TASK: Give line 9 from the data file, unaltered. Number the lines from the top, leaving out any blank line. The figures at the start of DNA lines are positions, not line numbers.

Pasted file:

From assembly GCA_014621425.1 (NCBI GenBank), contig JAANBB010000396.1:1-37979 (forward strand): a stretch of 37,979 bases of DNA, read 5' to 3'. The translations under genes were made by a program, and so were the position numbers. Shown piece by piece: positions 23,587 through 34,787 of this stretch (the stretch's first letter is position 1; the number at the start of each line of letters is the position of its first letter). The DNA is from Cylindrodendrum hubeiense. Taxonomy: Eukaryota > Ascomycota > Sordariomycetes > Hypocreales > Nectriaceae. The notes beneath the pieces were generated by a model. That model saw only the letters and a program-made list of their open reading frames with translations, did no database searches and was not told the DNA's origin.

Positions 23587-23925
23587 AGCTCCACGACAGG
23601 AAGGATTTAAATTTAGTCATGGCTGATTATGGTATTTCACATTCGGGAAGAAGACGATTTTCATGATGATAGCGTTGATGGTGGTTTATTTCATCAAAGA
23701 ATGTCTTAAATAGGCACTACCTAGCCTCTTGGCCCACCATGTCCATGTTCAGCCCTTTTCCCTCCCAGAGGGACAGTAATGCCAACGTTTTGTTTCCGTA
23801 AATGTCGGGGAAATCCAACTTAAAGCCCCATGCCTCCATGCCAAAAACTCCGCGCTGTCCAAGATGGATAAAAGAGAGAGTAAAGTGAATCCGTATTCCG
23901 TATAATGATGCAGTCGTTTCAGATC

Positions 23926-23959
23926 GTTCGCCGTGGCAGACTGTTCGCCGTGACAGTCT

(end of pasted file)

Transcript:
23926 GTTCGCCGTGGCAGACTGTTCGCCGTGACAGTCT